The League’s questions to Rusch and Roberts, who are running for the Camas City Council’s Ward 1, Position No. 1 seat, centered around affordable housing; diversity, equity and inclusion; and the city council’s decision to place a community-aquatics center bond on the Nov. 5 ballot.

“People feel like they’re getting priced out of Camas and that’s not what we want to hear,” Rusch said after being asked about the need for affordable housing in the area.

The incumbent councilwoman said there are a couple things she and her city council peers have been looking at over the past two years, including the need for more housing inventory in Camas.

“It’s supply and demand,” Rusch said. “When we’re talking about growing (in Camas’ North Shore area), that can be scary, but let’s do it right and make sure we have more infrastructure for more homes. The more homes we have, the less expensive they’re going to be.”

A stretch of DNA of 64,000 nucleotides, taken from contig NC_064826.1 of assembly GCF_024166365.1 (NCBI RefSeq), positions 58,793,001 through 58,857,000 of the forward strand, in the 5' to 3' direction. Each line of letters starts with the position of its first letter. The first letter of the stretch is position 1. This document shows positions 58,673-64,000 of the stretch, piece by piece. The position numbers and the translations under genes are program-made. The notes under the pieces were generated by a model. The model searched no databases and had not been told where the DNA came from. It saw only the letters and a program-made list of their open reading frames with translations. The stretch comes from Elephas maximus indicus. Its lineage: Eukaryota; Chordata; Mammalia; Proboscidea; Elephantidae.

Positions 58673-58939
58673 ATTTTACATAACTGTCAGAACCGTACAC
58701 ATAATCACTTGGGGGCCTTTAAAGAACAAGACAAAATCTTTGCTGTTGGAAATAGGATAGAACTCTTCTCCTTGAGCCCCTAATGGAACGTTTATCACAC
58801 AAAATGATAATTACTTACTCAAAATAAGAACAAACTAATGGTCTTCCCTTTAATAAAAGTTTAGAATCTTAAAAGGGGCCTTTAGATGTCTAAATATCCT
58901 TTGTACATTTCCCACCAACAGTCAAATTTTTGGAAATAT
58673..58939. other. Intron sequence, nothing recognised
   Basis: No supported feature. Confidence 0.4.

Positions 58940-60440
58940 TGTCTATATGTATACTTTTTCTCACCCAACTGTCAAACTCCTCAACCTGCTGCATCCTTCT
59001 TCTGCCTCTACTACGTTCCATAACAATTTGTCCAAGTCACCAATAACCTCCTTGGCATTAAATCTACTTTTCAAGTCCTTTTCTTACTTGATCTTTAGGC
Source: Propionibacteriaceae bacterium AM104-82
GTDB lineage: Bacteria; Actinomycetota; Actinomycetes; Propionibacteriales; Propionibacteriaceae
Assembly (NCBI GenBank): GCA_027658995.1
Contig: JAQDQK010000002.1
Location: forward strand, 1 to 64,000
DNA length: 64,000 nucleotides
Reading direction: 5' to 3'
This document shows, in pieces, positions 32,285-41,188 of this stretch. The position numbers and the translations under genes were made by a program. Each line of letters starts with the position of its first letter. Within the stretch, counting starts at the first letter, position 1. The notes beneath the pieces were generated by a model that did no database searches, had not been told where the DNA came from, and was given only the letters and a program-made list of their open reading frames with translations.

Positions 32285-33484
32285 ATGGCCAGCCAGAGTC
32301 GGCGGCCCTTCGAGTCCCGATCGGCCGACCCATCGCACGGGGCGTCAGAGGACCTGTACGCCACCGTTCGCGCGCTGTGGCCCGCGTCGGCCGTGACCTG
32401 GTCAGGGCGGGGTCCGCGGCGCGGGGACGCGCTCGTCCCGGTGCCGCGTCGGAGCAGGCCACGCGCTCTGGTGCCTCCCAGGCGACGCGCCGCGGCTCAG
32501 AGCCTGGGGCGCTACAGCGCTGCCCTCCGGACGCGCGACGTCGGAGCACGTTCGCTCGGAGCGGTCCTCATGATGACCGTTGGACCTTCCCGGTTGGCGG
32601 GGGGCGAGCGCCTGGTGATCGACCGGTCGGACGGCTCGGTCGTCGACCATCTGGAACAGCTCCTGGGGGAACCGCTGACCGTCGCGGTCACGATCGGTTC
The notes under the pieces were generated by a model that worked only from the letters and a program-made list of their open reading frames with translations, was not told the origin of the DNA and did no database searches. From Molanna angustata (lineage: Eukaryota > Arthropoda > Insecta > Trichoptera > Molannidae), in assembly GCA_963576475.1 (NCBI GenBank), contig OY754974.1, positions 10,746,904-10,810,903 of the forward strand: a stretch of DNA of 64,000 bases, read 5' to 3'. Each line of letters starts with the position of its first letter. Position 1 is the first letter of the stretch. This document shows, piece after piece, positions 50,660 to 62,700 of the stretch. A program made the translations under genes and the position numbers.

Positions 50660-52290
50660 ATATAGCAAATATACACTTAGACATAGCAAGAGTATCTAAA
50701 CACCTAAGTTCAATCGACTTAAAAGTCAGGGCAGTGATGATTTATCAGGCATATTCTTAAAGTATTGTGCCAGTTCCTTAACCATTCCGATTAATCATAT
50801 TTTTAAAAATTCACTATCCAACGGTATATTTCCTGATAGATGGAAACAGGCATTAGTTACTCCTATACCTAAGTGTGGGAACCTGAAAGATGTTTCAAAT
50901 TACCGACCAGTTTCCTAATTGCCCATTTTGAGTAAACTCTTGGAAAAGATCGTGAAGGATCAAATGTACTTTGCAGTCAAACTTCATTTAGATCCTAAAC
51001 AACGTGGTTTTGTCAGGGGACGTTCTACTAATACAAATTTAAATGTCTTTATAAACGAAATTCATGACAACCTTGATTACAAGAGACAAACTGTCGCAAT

Councilors also have been looking at tax incentives for developers willing to incorporate affordable housing units into their multi-family developments. In fact, the Camas Council recently gave a developer some tax incentives for making 20 percent of their multi-family housing development in downtown Camas, at Seventh Avenue and Birch Street affordable for lower-income families.

Roberts, a newcomer to local politics who moved to Camas in 2015, and said she would rely on her experience as a military veteran, data analyst and project manager if elected to the Camas City Council, said she sees the need for affordable housing in Camas through her current lens as a real estate professional.